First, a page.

While the customer should be at the centre or every aspect here, the positioning is critical to get right. If we understand how we differ from the rest it gives us the foundation to choose the right words, images, symbols, celebrities, etc in any customer-facing collateral. We could have the best product in the world but if the messaging is not right nobody will ever find out because they won't buy it.

February 11, 2013

Buying behaviour and the hunt for coffee

Day 3 with Prof Lloyd Harris in Rome and this morning we covered buying buyer. Although the concept applies to both B2C and B2B scenarios, it’s much easier to relate to the consumer thought process as we’ve all been consumers of products and services at various times in our lives.

Let’s take a highly consumed product, coffee. The first thing to consider is which type of coffee a business is offering. Are we the coffee producer? Do we make instant coffee, or another type? Who drinks our coffee? How do we attract them? This line of thinking is covered in the concept of segmentation, targeting and positioning (which you can read about shortly).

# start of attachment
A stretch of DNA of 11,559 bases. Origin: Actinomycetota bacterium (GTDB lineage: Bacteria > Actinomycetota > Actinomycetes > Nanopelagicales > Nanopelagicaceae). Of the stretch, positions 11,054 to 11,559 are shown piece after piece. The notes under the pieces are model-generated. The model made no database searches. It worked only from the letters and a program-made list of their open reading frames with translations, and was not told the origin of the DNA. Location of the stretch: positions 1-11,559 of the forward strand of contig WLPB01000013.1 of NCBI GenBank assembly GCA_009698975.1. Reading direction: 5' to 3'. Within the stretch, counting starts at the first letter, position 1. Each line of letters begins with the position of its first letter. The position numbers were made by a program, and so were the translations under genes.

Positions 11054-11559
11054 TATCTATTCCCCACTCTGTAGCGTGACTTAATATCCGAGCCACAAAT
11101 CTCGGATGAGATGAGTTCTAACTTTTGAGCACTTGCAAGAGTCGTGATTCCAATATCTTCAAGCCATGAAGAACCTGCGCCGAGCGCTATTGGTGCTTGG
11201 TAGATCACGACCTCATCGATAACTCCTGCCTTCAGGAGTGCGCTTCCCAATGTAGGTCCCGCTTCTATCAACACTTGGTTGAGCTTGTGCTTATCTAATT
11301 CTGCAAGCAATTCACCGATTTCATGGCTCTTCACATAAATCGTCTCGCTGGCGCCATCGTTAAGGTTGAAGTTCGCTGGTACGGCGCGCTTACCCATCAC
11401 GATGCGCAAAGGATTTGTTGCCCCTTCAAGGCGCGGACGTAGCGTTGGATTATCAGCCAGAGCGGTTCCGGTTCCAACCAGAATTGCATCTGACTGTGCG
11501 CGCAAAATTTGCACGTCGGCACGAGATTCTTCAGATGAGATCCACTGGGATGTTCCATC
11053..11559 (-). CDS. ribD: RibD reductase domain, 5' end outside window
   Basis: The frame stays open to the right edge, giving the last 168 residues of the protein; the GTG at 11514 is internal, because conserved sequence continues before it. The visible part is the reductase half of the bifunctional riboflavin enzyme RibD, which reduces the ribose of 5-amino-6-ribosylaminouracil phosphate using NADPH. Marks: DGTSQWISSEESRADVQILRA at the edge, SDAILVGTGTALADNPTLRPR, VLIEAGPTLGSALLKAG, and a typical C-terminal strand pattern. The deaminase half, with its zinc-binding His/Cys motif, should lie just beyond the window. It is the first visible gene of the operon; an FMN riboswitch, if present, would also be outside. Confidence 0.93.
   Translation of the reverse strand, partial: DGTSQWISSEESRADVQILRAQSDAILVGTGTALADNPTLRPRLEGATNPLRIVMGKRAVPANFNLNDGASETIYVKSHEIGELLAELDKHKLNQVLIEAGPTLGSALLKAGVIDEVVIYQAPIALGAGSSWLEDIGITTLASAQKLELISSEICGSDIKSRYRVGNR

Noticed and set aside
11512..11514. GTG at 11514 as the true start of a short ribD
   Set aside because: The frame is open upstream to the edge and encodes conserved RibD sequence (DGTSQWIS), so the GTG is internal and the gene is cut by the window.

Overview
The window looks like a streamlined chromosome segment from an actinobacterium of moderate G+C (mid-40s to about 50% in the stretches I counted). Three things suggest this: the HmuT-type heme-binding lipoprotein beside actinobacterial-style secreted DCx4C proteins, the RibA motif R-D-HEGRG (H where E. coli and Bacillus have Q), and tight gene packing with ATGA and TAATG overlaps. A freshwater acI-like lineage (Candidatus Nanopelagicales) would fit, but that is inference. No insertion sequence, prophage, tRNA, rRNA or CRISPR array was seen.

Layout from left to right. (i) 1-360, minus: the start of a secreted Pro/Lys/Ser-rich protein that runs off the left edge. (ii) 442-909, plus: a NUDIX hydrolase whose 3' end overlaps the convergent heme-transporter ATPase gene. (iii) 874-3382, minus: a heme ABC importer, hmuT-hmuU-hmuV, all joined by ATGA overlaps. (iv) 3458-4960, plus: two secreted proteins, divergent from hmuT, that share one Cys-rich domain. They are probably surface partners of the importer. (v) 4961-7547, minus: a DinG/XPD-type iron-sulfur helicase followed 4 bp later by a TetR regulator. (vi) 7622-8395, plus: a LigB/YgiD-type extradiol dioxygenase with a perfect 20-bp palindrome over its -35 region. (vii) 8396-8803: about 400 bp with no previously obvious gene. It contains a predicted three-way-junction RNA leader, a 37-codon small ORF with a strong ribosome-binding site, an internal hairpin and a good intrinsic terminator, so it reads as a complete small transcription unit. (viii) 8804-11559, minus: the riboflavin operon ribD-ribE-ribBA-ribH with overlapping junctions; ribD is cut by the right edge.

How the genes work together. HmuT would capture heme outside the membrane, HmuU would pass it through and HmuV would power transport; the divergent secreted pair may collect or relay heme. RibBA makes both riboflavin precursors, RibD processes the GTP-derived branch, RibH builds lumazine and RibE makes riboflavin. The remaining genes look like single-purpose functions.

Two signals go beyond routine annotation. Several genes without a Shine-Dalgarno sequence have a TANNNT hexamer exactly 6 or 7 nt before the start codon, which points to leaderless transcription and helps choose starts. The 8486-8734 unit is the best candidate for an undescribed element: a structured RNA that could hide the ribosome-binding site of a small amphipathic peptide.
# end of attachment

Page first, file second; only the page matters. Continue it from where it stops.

Let’s assume the role of the consumer. We like coffee, or we like to have coffee in our houses to give to guests when they visit. Coffee is a social drink, so we are likely to associate it with good times, positive experiences, and happy memories. We think of friends or colleagues, and also consider their feedback on whether they enjoyed it, despised it or were impartial to the different types of coffee they have consumed. Our buying behaviour is immediately affected by experiences and the thoughts of various influencers in our social circle.

Apart from social influences, the buyer is also affected by a range of cultural influences (is coffee drinking a norm, or do we usually drink tea?), personal influences (do I prefer instant or pod coffee?) and psychological influences (perhaps a belief that caffeine is not good for you).